Characterization of multiple rust resistance genes to design an optimal deployment strategy
- Term: Three years, beginning in 2016
- Funding Amount: $117,875
- Lead Researcher(s): Wentao Zhang (NRC)
- Funding Partners: Saskatchewan Ministry of Agriculture - Agriculture Development Fund (ADF)
- Project Description: Rust, including stem rust, stripe rust and leaf rust, cause significant yield losses worldwide. Breeding new wheat varieties with genetic resistance is the most practical and effective approach to control these diseases. Durable rust resistance is desirable and is achieved by pyramiding multiple adult plant resistant genes (APRs, with minor effects) with race specific resistant genes (R genes, with major effects). This has long been recognized as a promising breeding strategy. To identify the most effective combinations of multiple rust resistant genes, we will attempt to characterize the genetics of the major APRs and specific R genes derived from a Parula/Thatcher cross, as well as their epistatic or additive interactions, to deliver the best gene combinations for rust resistance in Canadian wheat germplasm.
In this project, an available large DH population will be phenotyped with leaf, stem and stripe rusts by expert plant pathologists and breeders. It will be genotyped with 90K SNP chips. This will allow the precise and high-resolution mapping of known APRs with minor effects. A separate mapping approach will seek to identify novel APRs from this population. Efficient gene pyramids for multiple rust resistance will be identified.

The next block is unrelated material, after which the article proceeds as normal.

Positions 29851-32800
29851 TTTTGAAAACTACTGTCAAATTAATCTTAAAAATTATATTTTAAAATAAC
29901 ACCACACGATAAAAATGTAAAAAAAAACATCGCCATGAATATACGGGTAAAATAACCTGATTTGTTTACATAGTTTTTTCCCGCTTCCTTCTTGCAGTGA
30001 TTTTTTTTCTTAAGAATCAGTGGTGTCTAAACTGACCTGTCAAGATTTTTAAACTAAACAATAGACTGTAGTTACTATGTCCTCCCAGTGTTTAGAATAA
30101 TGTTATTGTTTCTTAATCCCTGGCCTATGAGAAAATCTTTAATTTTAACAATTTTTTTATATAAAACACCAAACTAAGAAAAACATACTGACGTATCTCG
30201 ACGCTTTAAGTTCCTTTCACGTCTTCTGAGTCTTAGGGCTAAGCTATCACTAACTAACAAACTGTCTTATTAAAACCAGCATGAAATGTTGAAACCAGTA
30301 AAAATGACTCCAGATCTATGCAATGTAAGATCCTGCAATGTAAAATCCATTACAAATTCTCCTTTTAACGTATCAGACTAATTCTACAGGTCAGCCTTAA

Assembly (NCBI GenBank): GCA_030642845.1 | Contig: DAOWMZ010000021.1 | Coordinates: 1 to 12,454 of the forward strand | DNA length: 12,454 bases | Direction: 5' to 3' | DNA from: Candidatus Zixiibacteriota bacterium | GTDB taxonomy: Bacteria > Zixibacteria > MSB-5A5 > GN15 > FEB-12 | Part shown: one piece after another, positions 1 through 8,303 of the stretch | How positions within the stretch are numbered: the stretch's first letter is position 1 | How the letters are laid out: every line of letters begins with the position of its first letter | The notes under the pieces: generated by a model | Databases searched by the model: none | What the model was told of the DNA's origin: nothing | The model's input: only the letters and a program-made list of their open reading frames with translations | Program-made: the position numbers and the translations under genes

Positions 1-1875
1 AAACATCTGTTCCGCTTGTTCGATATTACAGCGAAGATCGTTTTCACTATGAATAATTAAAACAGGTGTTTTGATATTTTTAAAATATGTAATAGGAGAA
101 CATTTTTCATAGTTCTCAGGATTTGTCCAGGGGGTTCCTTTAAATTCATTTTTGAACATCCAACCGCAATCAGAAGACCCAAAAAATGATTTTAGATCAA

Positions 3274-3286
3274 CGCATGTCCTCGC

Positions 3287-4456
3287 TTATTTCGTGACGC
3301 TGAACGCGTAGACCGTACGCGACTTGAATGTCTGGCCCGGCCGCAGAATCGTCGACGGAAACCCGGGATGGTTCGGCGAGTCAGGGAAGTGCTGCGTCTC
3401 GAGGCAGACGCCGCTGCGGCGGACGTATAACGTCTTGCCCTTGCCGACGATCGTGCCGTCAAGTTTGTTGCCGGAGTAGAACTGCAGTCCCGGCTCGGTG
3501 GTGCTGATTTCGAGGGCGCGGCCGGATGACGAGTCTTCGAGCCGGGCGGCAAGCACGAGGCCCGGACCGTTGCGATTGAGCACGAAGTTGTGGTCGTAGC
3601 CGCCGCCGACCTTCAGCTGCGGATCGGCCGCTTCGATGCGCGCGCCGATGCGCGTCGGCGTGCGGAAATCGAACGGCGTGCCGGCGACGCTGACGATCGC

Pre-breeding lines with novel APRs/or desirable multiple rust resistance will be generated. The relatively large size of the DH population will help us to target pre-breeding lines with new APRs or desirable multiple rust resistance. Pre-breeding lines adapted to the Thatcher genetic background will make these pre-breeding lines more readily accessible for our local breeding programs.
Aster yellow disease in spring wheat – a benchmark characterization and cultivar assessment
This project aims to address these gaps, by studying the expression of AY symptom in wheat using bioassays and leafhopper colonies recently developed to study the disease in canola. As well, several rapid molecular techniques were developed and are now routinely used to detect and identify AY strains in plant and insects.view all